I photographed these petrels in the Indian Ocean while sailing from South Africa to India on Lord Nelson in 2013. After leaving Durban, we swung south (way, way south) and east, giving a wide berth to Madagascar and any lurking pirates, before eventually heading northeast, back on track. The weather at 35deg South was not what we expected from the Indian Ocean — grey, chilly, spitting with rain. The bonus was the company of petrels and even albatrosses, following the ship. They never seemed to flap those long wings: a feather lifted here, a wing tilted there. Such effortless flyers. I watched them for hours (frankly, there was little else to do!).
The pelicans were photographed in Cairns, not quite as exotic a destination as the southern Indian Ocean.
Birds with Long Wingspans is the Bird Weekly theme.
Before the advent of accurate time pieces, time on a ship was regulated by the bell and a system of watches lasting either four or two hours. When the sand had run through a 30-minute “hour glass”, the glass was turned to start again and the bell was struck. In a four-hour watch, the bell would be struck from one to eight times, an increase of one strike every 30 minutes and performed in sets of two. So, for example, if you heard two sets of quick strikes followed by a single strike, you would know it was “five bells” in whatever the watch was (forenoon, morning, etc). Of course, this entire timekeeping process depended on an accurate glass and attention to detail!
The bell in this photo is from SV Tenacious, on which I’ve sailed many times. You can see the intricate rope pull hanging from the bell. The original captain liked to have the bell rung and it was the watch leader’s responsibility to see that it was done. I would start checking my watch every 15 seconds or so from five minutes before the time, mentally going over the number of strikes required. Once I forgot, and gradually was aware that the captain was quietly standing at the corner of the chart house, just gazing at me. Oh dear!
For someone who insists she is not an early bird, I have a remarkable number of photographs taken very early in the morning! I haven’t inflicted them all on you, but there are quite a few, from various travels. They are in no particular order other than alphabetical by place name.
You know the saying: every dark cloud has a silver lining. My particular dark cloud for the past two days has been having to endure a “corporate team-building event”, a peculiar mix of stultifying boredom and the stress brought on by the need to hide such boredom. My silver lining was that the event was held at a hotel in Coogee, which is a beach suburb just a few kilometres south of where I live. Free (at last!!) at 4:45pm today, I headed home along the coast path, savouring the treat of a weekday walk as the sun set.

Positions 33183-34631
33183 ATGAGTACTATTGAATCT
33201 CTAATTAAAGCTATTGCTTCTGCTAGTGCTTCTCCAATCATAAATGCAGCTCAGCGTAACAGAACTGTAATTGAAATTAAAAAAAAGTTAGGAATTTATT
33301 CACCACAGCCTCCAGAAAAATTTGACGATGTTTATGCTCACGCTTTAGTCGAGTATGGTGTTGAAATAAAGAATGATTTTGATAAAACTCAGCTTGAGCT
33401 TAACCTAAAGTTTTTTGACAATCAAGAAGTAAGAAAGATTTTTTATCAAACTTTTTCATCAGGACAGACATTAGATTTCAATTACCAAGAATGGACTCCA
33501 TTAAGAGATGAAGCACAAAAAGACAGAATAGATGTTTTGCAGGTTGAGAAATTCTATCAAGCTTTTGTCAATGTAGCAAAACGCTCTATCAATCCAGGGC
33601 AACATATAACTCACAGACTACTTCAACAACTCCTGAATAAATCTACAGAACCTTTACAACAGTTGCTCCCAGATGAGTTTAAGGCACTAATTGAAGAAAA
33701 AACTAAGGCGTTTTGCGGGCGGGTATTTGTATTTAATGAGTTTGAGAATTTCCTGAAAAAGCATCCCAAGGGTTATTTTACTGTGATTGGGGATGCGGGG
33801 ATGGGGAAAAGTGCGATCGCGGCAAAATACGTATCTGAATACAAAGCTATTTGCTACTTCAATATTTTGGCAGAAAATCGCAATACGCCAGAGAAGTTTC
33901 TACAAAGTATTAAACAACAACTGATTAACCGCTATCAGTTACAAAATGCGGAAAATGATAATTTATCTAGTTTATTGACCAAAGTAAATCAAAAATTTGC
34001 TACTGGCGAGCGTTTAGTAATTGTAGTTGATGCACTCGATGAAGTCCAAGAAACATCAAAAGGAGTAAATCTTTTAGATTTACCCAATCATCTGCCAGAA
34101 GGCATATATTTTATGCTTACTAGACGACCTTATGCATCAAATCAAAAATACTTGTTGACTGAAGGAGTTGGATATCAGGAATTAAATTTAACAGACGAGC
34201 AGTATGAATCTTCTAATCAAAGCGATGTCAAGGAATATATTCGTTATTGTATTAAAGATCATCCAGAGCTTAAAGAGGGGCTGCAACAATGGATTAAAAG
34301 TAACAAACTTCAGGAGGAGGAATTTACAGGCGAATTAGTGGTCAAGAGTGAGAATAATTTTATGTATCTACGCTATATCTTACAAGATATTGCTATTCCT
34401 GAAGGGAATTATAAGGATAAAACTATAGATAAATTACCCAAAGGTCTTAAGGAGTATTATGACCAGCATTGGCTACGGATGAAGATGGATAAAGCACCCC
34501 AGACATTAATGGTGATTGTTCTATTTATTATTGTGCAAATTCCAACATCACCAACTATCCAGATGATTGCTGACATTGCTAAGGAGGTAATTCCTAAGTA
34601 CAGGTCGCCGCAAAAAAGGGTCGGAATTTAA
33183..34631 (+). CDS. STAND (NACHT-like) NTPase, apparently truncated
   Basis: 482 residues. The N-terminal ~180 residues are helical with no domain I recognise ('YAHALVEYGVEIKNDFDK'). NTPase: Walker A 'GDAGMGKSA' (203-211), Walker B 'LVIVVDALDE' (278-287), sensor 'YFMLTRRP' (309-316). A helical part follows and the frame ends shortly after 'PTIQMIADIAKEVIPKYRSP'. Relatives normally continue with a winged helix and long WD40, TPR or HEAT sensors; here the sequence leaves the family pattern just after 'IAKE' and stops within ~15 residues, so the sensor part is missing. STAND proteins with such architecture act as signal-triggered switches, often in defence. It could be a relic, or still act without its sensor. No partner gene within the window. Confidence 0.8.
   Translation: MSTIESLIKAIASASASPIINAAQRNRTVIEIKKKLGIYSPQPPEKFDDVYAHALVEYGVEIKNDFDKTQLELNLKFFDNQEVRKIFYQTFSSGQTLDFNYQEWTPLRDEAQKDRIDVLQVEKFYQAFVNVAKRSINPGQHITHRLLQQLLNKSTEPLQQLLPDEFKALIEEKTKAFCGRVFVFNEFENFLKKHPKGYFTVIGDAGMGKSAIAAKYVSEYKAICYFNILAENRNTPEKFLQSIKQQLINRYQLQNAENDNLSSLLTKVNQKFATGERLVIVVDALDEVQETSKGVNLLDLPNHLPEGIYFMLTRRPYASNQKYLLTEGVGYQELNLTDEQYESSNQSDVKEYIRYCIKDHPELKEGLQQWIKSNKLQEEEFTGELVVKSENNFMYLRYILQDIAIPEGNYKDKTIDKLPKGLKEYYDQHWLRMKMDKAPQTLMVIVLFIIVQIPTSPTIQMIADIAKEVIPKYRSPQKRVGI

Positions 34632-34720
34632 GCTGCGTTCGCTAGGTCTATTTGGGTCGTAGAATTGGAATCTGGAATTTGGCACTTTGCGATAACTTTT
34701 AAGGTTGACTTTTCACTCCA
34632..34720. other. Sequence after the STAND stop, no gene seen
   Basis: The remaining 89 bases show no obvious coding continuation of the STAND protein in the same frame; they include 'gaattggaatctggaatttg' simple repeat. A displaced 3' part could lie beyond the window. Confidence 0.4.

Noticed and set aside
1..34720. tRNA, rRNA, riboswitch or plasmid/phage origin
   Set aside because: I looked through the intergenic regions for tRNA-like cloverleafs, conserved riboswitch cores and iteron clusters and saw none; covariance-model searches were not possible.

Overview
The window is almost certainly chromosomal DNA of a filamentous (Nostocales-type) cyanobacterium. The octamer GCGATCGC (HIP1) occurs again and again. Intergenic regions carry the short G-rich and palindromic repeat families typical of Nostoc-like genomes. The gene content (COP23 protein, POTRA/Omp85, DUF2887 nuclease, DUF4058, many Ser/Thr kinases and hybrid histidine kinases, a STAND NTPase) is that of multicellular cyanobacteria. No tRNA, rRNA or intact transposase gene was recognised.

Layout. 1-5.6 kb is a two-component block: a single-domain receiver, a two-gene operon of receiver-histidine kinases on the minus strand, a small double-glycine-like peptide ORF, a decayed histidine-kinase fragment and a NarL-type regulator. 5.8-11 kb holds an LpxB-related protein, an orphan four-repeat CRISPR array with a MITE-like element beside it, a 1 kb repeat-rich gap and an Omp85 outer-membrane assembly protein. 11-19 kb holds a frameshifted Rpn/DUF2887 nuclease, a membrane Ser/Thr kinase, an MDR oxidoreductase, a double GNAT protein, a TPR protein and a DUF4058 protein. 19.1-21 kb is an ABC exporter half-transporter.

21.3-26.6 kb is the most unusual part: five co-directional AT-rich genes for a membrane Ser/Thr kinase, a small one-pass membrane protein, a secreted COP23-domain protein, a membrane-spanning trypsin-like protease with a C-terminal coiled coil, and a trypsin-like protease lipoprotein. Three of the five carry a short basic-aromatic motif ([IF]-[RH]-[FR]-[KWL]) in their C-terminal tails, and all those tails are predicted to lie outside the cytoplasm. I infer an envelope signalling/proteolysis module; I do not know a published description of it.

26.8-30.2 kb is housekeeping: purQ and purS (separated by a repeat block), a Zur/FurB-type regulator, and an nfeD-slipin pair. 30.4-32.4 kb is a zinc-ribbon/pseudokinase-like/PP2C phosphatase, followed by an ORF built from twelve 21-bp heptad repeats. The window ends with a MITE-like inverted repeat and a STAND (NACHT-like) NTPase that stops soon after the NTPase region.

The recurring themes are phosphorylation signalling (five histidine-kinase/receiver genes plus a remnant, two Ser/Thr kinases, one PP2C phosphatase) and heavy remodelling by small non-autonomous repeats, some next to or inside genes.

I knew there were a number of benches en route, but not until I started to photograph them did I notice that they were not all the same. Wooden benches, metal benches, art benches — all with a view. Just the thing for another post for HeyJude’s Benches with a View!
I had hoped for a more dramatic sunset, but the peacefulness of my last shot almost makes up for the lack of drama.
Daily Post’s photo challenge this week is Depth — in my case, it’s the watery kind.
“And if the wind is right you can sail away and find serenity.
Oh, the canvas can do miracles, just you wait and see.”
– Christoper Cross, ‘Sailing’
The most serene time on a tall ship is just before dawn. The ship’s crew are all asleep, except for the duty watch and the officer of the watch. As the stars give way to the sunrise, you feel as if you are the only people in the world.
(I couldn’t decide which of these photos to use, so went with both.)
Just for a moment, these people hang between earth and sky, touching nothing. Gravity being what it is, though, you know they’ll come crashing down!
(I thought it was time for more colour and fun, after my last two rather sombre black-and-white posts.)
Here is another photo of the acrobats – she is standing on one foot on his hands!